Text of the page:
There are so many stories about surrogates and why they choose to be a gestational carrier. While the idea of surrogacy is becoming more mainstream, education about the process is getting out there. Part of this is learning about the types of screening for surrogates.
What is a Gestational Surrogate?
A gestational surrogate is a woman who decides to carry a baby for someone who needs her help. A gestational surrogate is also known as a gestational carrier.
Reputable surrogacy agencies require that a surrogate has given birth to her own children. The birth of her children must have had no complications.
A gestational carrier does not have any biological ties to the surrogate baby. The egg used is either from the intending mother or an egg donor. The embryo created is implanted into her uterus through a procedure called in vitro fertilization.
Surrogacy is an arrangement between surrogates and intending parents. A gestational surrogate carries a baby for a person or couple who could not otherwise have children on their own.
Age guidelines and More
Surrogacy agencies and fertility clinics use the guidelines established by the American Society for Reproductive Medicine (ASRM) in the screening for surrogates.
The recommended age of a gestational surrogate is a woman who is within the range of 21 to 45. As mentioned before, agencies require that an applicant has had at least one child with no complications.
Other surrogate guidelines include the following:
- Full-term pregnancy
- No more than five natural deliveries
- Cesareans not to exceed two
- Family support in the home
Agencies also require that a surrogate have at least one child living at home.
Medical Screening and Tests
A part of the surrogacy process is medical screening for the surrogate. In addition to paperwork from her doctors, she will need some other tests. Each fertility clinic has their own process, but here are the most likely tests.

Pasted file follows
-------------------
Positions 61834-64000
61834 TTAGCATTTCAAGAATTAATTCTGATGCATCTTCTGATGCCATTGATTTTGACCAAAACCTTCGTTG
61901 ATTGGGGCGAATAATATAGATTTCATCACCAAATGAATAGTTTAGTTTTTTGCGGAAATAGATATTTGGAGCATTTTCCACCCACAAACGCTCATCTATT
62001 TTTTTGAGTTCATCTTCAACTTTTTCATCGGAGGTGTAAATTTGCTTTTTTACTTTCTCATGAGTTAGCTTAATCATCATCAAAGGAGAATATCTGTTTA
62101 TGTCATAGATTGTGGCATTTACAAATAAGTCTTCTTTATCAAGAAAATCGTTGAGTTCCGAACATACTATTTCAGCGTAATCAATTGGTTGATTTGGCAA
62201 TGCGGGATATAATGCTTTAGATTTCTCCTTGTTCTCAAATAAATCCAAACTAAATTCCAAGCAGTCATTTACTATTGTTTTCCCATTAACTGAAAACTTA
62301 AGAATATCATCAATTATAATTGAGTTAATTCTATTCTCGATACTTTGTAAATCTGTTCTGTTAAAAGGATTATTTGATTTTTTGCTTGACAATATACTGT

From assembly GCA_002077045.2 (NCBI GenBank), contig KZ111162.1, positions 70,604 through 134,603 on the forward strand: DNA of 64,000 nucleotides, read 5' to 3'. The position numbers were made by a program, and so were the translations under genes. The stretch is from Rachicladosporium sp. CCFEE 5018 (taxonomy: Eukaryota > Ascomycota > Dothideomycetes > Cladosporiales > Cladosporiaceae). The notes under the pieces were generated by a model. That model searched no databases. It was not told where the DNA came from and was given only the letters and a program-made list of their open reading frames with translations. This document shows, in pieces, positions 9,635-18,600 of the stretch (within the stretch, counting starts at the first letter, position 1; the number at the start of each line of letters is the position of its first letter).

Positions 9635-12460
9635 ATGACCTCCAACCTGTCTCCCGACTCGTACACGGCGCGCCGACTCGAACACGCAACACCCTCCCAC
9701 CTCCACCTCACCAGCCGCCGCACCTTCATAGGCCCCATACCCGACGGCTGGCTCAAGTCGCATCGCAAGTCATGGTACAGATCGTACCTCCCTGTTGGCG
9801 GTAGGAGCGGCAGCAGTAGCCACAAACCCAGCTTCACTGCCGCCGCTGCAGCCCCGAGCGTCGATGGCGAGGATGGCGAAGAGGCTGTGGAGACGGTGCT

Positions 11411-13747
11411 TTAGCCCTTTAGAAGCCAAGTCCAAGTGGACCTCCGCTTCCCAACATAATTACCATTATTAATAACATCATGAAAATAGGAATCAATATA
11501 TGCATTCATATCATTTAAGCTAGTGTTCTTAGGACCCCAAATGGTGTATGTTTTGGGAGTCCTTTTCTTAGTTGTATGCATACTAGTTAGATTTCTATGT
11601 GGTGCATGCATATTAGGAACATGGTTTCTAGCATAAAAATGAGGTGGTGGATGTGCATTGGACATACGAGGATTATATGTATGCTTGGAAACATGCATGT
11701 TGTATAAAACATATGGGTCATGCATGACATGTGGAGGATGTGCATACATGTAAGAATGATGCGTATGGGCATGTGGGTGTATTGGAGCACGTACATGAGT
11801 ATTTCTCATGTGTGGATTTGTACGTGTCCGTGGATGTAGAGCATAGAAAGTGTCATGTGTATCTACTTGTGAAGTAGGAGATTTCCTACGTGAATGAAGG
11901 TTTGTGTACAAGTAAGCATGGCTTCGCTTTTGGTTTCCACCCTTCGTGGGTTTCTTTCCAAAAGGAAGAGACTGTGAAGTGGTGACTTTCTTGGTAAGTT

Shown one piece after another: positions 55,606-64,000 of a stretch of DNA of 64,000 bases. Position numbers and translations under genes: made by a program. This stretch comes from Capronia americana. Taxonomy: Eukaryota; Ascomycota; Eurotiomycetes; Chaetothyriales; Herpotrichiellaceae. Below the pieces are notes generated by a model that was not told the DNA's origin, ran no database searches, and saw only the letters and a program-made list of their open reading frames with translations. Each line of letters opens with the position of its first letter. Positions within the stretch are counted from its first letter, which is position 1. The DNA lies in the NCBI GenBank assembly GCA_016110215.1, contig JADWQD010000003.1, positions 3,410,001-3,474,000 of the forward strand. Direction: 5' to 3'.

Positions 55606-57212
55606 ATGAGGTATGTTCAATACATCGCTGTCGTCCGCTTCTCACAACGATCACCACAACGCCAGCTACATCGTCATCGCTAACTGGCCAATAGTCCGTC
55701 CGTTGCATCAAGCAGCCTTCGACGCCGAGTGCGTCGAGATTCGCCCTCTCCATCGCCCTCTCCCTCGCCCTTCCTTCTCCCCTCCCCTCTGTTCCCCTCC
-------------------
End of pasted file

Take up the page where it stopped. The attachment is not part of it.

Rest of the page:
They are the following:
- Physical exam
- Pap Smear
- Urine test
Another area of screening will include viral infections which are the following:
- Hepatitis B
- Hepatitis C
- RH Factor
A fertility clinic may also include other screenings not mentioned on this list. Before a woman becomes a surrogate, she must be cleared for her own safety as well as for the baby she carries for her intending parents.
Why Psychological Testing is Important
It’s normal that the term psychological screening can make someone nervous. It’s important to remember that this meeting is also to help a surrogate applicant. The questions asked will determine if she wants to be a surrogate.
Surrogacy takes a lot of dedication. She needs to realize this from the very start.
Also important is honesty.
A psychologist or social worker specializing in third-party reproduction conducts these interviews. They will want to know if an applicant has ever had any psychological challenges. And if so, what were they and how were they resolved.
The therapist will also talk about things to consider before becoming a surrogate. This meeting is a time to think and reflect.